Challenges in Translating Germinal Stem Cell Research and TherapyView this Special Issue
Challenges in Translating Germinal Stem Cell Research and Therapy
The field of stem cells research is one of the most exciting and fast developing fields with a great potential to heal different degenerative diseases in regenerative medicine, to better understand cancer and to improve quality of human life. In spite of great enthusiasm and effort, there are several general obstacles and questions about stem cells, which still need to be resolved to enable safe and efficient treatment of degenerative diseases in the future. There are more interesting types of stem cells in humans, as also evidenced by thirteen manuscripts published in this special issue.
Very small embryonic-like stem cells (VSELs) represent one of the most interesting types of stem cells in humans. These small stem cells are suggested to originate in epiblast of an embryo and to persist in a quiescent state in adult human tissues and organs (e.g., bone marrow) from embryonic period of life. They are mobilized into peripheral blood to regenerate the damaged area. It is not excluded that they are involved in tumor formation at inappropriate condition. They have been proven to be multipotent with a degree of pluripotency and able to differentiate into different cell types of all three germ layers. In the manuscript by H. Sovalat et al. it is shown that VSELs have been present in the peripheral blood of healthy volunteers in the same numbers regardless of their age, ranging from 20 to 70 years. Interestingly, endurance exercise such as long-distance running mobilizes VSELs into peripheral blood and increases their number in bone marrow in favor of regeneration, as found by K. Marycz et al. The VSELs have also been identified in bone marrow of other mammalian species such as rat (A. Labedz-Maslowska et al.). Moreover, the VSELs have been proposed by D. Bhartiya et al. to exist in adult mammalian ovaries and to participate in primordial follicle assembly and postnatal oogenesis under the regulation of follicle-stimulating hormone (FSH). This idea has been experimentally supported by M. Zbucka-Kretowska et al. who evidenced the effective release of VSELs into peripheral blood of women treated by FSH hormonal therapy to retrieve the oocytes in the in vitro fertilization program.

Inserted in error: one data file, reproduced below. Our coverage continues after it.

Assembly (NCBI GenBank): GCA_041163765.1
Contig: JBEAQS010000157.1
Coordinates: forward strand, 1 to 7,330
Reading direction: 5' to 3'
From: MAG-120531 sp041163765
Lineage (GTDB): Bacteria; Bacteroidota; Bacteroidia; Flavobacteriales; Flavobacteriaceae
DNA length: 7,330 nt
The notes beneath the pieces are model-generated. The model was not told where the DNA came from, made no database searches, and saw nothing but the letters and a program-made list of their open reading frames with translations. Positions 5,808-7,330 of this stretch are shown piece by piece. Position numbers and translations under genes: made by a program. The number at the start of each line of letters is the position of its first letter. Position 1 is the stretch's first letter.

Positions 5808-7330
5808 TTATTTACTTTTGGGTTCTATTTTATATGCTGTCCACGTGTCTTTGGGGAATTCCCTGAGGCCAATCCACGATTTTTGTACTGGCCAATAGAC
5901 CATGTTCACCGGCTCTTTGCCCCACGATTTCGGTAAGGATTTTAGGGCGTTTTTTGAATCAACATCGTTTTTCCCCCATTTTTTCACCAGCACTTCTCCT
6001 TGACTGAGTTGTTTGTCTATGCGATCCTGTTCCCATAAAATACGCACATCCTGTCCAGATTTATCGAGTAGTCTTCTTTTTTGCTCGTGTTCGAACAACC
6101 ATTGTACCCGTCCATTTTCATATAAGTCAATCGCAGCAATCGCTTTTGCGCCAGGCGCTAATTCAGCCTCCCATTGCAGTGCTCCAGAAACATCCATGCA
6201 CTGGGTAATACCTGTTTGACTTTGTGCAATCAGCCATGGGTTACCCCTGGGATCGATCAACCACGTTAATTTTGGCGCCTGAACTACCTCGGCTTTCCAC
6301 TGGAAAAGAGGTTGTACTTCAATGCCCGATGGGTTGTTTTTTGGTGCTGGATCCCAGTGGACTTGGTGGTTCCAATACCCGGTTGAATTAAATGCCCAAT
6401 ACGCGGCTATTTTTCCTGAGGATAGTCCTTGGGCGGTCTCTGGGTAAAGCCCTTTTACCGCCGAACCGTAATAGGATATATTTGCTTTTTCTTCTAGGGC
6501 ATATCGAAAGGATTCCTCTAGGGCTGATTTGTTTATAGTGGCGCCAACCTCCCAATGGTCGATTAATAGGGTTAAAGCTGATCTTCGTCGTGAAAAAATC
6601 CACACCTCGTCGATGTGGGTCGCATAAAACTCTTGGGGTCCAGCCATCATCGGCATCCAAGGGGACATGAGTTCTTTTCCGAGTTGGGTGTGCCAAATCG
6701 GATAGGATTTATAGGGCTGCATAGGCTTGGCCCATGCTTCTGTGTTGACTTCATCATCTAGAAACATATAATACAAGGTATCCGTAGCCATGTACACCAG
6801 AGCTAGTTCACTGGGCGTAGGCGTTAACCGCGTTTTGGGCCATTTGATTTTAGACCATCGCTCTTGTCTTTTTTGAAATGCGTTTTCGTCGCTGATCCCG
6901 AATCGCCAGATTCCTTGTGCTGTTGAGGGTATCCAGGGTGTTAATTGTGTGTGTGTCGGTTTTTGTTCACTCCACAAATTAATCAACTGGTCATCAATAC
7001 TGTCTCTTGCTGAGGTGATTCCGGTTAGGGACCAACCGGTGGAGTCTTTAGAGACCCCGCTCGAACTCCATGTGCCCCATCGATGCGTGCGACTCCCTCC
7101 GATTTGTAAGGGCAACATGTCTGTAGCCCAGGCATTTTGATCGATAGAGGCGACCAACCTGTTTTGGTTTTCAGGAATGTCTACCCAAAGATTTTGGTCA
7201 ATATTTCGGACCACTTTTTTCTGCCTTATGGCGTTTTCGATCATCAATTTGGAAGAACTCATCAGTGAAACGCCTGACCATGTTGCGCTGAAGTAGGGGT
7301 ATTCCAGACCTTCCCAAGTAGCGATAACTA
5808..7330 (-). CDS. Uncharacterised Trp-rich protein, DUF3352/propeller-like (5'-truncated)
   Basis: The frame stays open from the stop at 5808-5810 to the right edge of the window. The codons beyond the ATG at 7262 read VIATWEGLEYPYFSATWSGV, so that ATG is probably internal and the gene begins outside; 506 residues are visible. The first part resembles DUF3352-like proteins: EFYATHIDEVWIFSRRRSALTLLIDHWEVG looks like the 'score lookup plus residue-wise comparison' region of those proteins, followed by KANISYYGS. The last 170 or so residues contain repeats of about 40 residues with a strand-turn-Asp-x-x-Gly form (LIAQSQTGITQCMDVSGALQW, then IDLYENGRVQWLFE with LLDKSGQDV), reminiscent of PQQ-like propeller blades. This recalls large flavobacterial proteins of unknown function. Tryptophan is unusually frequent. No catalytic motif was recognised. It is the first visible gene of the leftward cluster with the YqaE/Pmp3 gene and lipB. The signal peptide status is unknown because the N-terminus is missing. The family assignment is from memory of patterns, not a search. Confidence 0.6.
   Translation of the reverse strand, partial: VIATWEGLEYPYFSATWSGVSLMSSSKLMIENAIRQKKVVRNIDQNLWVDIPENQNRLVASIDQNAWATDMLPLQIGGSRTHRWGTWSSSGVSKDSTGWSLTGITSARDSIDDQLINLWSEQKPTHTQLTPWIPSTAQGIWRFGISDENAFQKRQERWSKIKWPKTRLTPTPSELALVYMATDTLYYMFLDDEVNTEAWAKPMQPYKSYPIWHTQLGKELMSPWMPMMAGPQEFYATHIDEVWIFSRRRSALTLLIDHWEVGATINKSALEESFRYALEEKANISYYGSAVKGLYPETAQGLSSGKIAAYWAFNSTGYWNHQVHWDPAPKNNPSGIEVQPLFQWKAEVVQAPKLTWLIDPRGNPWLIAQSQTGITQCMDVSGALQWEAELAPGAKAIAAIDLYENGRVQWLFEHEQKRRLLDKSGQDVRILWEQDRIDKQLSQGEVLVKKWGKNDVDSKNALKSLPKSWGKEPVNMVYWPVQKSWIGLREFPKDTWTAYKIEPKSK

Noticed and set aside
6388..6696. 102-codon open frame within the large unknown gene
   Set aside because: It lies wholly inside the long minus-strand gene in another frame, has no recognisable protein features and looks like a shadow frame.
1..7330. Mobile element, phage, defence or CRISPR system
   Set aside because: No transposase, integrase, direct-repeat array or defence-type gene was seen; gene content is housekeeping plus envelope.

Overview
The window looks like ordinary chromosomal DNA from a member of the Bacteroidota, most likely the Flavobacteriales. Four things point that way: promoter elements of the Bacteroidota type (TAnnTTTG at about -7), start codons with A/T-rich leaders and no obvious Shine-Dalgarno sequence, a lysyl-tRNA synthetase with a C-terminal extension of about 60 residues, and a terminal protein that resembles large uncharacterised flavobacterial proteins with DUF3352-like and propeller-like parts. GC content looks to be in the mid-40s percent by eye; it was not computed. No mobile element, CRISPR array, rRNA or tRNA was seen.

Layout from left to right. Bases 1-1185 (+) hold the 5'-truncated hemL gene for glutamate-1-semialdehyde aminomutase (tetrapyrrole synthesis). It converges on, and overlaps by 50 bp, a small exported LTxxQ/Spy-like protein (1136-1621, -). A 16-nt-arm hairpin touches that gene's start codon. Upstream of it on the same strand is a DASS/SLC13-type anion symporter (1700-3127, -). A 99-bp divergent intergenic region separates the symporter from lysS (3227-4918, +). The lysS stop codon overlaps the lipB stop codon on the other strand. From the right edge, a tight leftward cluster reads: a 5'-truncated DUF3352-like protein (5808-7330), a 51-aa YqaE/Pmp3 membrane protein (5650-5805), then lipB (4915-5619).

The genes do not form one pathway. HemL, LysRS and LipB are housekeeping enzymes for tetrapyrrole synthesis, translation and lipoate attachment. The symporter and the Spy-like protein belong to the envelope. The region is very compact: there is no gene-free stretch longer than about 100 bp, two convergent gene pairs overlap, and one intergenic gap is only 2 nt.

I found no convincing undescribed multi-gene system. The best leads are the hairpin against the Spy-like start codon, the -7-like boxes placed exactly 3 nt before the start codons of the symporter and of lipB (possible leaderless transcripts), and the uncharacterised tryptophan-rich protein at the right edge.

The VSELs are related to germinal lineage, especially primordial germ cells (PGCs), and it is not excluded that they are related to germinal stem cells (GSCs) and may be even their progenitors. The PGCs, precursors of gametes, can be generated from stem cells, thereafter, result in birth of mouse pups, and represent an exciting new tool to treat infertility in the future, as reviewed by A. Nikolic et al. The female GSCs, namely, oogonial stem cells, can be efficiently isolated from adult mouse ovaries by a new method provided by Z. Lu et al. and might be also applied to human ovaries. B. Fereydouni et al. have demonstrated the development of oocyte-like cells in long-term cell cultures of neonatal marmoset monkey ovary expressing several genes related to the germinal lineage. The ovarian GSCs are very interesting to regenerate the nonfunctional ovaries although also some other types of cells such as human amniotic epithelial cells can express a beneficial paracrine effect on function of chemotherapy-treated ovaries in a mouse model (X. Yao et al.). The GSCs can also be retrieved from adult human testicles but are heterogeneous and, along with genes related to the germinal lineage, express more or less pluripotency, as reported by S. Conrad et al. In a mouse model, derivation of embryonic-like stem cells from spermatogonial stem cells (SSCs) depends on animal age (up to 7 weeks of age) and special time window in long-term SSC cultures (H. Azizi et al.). Not only reproductive tissues but also parthenogenetic embryos may represent an interesting source of pluripotent stem cells after activation of nonfertilized oocytes from the in vitro fertilization program, as reviewed by A. Bos-Mikich et al.
Last but not least, the microRNAs, noncoding RNA molecules mediating the translational suppression and posttranscriptional control of gene expression, have been exposed by I. Virant-Klun et al. as extremely important regulators of developmental processes, pluripotency, differentiation, and also shift to cancer.
The manuscripts published in this special issue bring an important new knowledge to the field and arise some new interests and challenges for the future.
Mariusz Z. Ratajczak